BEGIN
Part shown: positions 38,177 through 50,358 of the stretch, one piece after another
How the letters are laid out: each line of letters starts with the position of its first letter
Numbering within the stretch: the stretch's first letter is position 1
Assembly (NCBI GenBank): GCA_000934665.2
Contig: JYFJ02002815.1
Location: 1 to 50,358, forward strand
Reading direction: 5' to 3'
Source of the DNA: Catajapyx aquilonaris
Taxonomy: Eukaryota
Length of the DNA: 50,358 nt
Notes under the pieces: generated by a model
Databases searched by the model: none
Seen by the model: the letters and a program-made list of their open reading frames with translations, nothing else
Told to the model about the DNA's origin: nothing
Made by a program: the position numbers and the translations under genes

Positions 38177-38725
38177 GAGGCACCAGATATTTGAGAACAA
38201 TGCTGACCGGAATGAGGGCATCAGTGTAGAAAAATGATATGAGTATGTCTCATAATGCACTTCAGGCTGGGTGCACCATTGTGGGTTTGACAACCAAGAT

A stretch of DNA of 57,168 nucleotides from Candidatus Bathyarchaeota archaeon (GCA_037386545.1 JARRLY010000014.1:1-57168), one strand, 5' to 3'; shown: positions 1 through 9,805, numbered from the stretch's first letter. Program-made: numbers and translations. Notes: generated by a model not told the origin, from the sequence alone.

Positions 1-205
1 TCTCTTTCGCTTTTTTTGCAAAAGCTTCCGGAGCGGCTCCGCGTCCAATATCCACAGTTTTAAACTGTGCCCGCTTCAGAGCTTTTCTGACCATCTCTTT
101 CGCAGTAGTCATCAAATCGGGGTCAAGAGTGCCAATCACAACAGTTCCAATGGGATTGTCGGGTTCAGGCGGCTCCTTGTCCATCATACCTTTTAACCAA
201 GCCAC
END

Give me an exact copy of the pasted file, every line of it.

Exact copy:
Part shown: positions 38,177 through 50,358 of the stretch, one piece after another
How the letters are laid out: each line of letters starts with the position of its first letter
Numbering within the stretch: the stretch's first letter is position 1
Assembly (NCBI GenBank): GCA_000934665.2
Contig: JYFJ02002815.1
Location: 1 to 50,358, forward strand
Reading direction: 5' to 3'
Source of the DNA: Catajapyx aquilonaris
Taxonomy: Eukaryota
Length of the DNA: 50,358 nt
Notes under the pieces: generated by a model
Databases searched by the model: none
Seen by the model: the letters and a program-made list of their open reading frames with translations, nothing else
Told to the model about the DNA's origin: nothing
Made by a program: the position numbers and the translations under genes

Positions 38177-38725
38177 GAGGCACCAGATATTTGAGAACAA
38201 TGCTGACCGGAATGAGGGCATCAGTGTAGAAAAATGATATGAGTATGTCTCATAATGCACTTCAGGCTGGGTGCACCATTGTGGGTTTGACAACCAAGAT

A stretch of DNA of 57,168 nucleotides from Candidatus Bathyarchaeota archaeon (GCA_037386545.1 JARRLY010000014.1:1-57168), one strand, 5' to 3'; shown: positions 1 through 9,805, numbered from the stretch's first letter. Program-made: numbers and translations. Notes: generated by a model not told the origin, from the sequence alone.

Positions 1-205
1 TCTCTTTCGCTTTTTTTGCAAAAGCTTCCGGAGCGGCTCCGCGTCCAATATCCACAGTTTTAAACTGTGCCCGCTTCAGAGCTTTTCTGACCATCTCTTT
101 CGCAGTAGTCATCAAATCGGGGTCAAGAGTGCCAATCACAACAGTTCCAATGGGATTGTCGGGTTCAGGCGGCTCCTTGTCCATCATACCTTTTAACCAA
201 GCCAC